The mobile marketing statistics speak for themselves: Juniper Research expects global mobile payments to reach a mind-boggling $1.3 trillion in 2017. KPMG expects mobile payments to grow at a rate of 97 percent over the next 3 years to reach a total of roughly $750 billion by 2015. This year, mobile payments will be about $180 billion. Mobile marketing is not the future, it's the present.
As businesses and marketing companies begin to develop direct mobile marketing efforts, a very interesting discovery is occurring. At this stage of the adoption curve, mobile users are not like the average consumer. This is important because it means traditional Web marketing tactics may not be as effective as they could be. It's not that traditional Web marketing tactics won't be successful on mobile devices, but they may not be as optimal due to the different profile of mobile device users.
Rhythm NewMedia is a marketing and advertising firm that has gathered very interesting data regarding the mobile marketing target market. One of their findings is that mobile users are much more social than the average consumer. In a recent survey, Rhythm found that 67.7 percent of mobile users use Facebook at least once daily, compared with only 54 percent of Facebook's overall user base that uses it daily. That is a significant difference.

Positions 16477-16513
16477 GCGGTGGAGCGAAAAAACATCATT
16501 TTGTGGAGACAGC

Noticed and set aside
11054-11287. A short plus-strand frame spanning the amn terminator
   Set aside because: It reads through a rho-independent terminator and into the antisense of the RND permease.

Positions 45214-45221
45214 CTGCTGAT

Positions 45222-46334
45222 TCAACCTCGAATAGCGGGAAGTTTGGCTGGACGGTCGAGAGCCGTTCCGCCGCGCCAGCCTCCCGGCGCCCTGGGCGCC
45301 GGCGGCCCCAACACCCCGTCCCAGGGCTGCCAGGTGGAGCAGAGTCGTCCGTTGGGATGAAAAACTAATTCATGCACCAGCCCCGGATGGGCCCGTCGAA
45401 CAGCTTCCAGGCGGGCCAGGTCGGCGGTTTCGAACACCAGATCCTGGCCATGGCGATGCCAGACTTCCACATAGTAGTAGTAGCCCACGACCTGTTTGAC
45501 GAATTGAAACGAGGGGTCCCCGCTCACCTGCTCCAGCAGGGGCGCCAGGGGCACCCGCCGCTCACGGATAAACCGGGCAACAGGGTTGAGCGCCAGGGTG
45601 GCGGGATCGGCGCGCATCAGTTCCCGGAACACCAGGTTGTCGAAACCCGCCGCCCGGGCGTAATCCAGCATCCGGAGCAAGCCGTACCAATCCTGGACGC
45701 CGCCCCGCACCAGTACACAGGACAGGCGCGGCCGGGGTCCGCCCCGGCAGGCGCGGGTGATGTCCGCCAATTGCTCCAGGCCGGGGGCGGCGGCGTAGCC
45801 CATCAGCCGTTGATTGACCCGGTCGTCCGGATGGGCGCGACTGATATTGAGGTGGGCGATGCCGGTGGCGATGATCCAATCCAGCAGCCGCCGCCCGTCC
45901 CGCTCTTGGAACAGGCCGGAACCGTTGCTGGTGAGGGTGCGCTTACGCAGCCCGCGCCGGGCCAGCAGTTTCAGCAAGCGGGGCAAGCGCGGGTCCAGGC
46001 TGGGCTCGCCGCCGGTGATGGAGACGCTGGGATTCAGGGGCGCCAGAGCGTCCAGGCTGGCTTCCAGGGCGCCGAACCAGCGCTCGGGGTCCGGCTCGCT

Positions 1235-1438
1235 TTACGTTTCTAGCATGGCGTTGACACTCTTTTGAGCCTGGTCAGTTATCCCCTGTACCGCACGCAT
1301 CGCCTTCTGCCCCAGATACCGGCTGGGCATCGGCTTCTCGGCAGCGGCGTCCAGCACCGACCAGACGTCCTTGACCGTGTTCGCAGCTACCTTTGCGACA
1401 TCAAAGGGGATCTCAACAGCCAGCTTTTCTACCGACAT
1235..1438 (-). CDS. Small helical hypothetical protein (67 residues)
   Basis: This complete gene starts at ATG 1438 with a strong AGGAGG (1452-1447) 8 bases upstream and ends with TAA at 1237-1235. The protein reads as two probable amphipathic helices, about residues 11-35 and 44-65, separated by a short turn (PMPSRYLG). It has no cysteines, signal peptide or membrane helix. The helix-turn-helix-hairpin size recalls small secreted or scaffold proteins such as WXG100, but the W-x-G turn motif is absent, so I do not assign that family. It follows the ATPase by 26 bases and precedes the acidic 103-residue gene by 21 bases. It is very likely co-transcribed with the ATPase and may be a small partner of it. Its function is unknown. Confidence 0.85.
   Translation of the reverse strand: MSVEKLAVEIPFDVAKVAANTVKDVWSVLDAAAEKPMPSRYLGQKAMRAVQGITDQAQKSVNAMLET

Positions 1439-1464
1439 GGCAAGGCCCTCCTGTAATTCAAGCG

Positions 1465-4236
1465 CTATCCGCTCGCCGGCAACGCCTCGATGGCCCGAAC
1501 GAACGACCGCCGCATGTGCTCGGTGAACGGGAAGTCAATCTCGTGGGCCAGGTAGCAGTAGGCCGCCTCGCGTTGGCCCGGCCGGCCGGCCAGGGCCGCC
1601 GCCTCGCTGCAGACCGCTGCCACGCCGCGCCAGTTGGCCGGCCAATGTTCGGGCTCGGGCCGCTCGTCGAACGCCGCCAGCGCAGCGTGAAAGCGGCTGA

If you put a Facebook or Twitter button on a Web-based advertisement, the percentage of clickthroughs tends to be pretty low. Part of that could be due to the fact that the overall user base of the Internet is actually not as social as mobile users. Therefore, one primary point that every mobile marketer ought to consider is to center mobile marketing efforts around social interaction. Allow the target market to Tweet and post the ad to Facebook with the simple tap or swipe of the finger.
Here is another point where traditional Web marketing tactics tend to diverge from mobile marketing tactics: Traditionally, full-page ads in Web marketing are not that effective for several reasons, including the fact they often show up at abnormal points in the Web surfer's browsing—our culture has developed a disgust of random pop-ads.